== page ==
Laid, Placed, and Arranged

Laid, Placed, and Arranged

Gallery Openings

An exhibition highlighting Department of Art graduates of the MFA program, from 1990-2010.

University of Maryland Art Gallery

Laid, Placed and Arranged, the show’s theme is also a nod to Michel Foucault’s influential text The Order of Things, where he references the act of linking seemingly unrelated objects “in which a large number of possible orders glittered separately, in the lawless and uncharted dimension of the heteroclite.”

Artists: Laurel Farrin, Hiroyuki Hamada, Francie Hester, Hiroyuki Hamada, Meg Mitchell, Ellington Robinson, and Wilfredo Valladares.

Curated by Taras W. Matia, Assistant Director at the University of Maryland Art Gallery

This exhibition is supported in part by a grant from the Maryland State Arts Council.



Wordfall: Currents

Wordfall: Currents


Installation by Francie Hester and Lisa Hill

Memorial Sloan Kettering
Josie Robertson Surgery Center
TYA Lounge
New York City



“Wordfall: Currents” Installed at Memorial Sloan Kettering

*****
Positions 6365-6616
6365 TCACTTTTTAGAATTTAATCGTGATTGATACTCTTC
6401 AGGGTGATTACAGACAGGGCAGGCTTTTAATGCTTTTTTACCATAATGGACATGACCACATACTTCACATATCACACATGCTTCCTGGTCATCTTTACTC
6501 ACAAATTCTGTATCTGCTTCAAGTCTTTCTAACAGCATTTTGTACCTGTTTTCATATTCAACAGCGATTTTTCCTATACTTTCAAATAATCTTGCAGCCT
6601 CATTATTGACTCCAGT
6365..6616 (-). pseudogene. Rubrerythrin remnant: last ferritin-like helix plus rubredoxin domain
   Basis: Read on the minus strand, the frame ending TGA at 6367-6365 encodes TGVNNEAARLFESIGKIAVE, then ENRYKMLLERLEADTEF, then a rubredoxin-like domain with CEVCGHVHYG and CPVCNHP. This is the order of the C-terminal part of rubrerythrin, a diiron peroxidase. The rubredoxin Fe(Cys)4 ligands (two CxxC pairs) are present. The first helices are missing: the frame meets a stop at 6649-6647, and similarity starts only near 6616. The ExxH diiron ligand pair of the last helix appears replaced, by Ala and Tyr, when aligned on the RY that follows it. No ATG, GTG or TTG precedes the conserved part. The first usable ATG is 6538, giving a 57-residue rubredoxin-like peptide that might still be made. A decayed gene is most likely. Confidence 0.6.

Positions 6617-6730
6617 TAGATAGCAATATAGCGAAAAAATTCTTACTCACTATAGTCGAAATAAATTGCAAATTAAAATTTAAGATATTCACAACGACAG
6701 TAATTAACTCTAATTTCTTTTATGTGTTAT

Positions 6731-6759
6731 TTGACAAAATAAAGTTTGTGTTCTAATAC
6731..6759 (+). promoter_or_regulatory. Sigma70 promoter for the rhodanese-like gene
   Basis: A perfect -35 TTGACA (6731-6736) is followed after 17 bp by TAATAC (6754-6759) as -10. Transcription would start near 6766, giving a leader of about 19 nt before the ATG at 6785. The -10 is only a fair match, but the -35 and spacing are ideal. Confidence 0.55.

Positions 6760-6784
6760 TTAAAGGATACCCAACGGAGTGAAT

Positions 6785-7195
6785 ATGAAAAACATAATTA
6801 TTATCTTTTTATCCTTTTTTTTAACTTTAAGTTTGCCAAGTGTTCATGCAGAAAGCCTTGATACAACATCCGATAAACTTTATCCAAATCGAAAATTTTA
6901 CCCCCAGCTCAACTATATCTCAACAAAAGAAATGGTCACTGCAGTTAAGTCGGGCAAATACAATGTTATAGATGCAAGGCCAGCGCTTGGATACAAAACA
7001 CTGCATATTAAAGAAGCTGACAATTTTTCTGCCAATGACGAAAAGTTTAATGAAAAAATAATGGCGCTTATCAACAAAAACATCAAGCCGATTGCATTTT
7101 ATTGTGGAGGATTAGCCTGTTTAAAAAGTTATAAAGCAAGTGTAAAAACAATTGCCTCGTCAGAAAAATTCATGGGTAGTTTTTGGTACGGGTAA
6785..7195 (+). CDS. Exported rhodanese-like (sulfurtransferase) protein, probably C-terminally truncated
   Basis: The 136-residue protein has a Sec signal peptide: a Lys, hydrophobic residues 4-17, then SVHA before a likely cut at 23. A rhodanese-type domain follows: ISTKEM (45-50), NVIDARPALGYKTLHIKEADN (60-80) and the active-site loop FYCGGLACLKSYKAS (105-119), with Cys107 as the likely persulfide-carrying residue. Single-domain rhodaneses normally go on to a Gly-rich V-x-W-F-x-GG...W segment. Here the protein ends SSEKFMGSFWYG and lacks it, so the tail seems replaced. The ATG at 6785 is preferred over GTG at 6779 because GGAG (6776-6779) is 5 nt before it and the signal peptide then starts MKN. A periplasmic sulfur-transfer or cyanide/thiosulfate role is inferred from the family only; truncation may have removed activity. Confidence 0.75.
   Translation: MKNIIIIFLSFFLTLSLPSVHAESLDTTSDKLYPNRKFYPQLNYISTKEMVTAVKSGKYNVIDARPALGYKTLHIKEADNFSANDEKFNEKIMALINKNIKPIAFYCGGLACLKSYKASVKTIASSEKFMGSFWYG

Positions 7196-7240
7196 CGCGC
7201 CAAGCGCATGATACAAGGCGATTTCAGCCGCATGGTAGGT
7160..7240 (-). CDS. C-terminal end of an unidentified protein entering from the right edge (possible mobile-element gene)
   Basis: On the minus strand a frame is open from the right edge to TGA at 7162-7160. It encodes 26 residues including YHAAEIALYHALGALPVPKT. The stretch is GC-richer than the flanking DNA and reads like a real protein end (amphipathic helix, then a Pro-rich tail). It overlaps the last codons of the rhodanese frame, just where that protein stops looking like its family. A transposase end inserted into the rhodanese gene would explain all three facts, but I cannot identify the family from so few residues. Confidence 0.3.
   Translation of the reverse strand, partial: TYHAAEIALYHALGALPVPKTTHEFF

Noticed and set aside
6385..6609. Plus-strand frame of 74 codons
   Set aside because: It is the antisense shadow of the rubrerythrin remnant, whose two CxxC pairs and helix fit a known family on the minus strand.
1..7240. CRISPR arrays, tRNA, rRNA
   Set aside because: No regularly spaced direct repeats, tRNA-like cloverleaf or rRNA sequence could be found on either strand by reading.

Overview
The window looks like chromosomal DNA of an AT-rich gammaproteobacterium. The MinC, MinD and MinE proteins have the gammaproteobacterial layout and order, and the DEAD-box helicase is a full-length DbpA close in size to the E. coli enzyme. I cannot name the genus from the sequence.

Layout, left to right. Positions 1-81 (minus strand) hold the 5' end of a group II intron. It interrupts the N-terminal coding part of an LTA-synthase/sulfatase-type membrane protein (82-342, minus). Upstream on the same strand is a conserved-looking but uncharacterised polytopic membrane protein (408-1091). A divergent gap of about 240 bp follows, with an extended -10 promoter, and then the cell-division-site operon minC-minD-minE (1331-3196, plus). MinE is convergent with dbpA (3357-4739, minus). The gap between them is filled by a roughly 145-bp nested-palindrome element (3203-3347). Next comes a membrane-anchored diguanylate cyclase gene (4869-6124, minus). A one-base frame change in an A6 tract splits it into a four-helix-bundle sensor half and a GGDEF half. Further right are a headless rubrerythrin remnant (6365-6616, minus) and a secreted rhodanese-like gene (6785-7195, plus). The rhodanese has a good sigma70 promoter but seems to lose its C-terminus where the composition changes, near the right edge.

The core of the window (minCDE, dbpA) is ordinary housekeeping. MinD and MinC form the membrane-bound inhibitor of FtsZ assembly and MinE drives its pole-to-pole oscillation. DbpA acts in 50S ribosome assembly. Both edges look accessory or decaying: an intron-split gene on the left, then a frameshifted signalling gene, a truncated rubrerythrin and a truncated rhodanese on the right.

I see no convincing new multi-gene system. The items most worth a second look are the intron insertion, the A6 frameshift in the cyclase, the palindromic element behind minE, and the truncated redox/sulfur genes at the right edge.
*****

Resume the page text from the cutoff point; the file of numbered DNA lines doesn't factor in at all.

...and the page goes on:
Wordfall: Currents by Francie Hester and Lisa Hill is now on view at the Teen and Young Adult Program Lounge in the Pediatric Center of MSK at 1275 York Avenue at 67th Street.

Wordfall: Currents, like its sister Wordfall several blocks south, draws on the poetry of Brendan Ogg, a 20 year old cancer patient who turned to poetry and art during his 14 month battle with the disease.  The young adults undergoing treatment at MSK wrapped fragments of Brendan’s poetry around 30,000 paperclips. The installation, also created by Francie Hester and Lisa Hill, is inspired by the lounge’s spiral staircase, and builds upon a theme of movement and written word to create an interactive memorial. The strands of wrapped paperclips fall from top to bottom of the staircase, bringing both a sense of contemplation and healing to the room.  The strands of black-and-white poetry are intermingled with monoprints of iridescent blue, gold, and green created by the artists.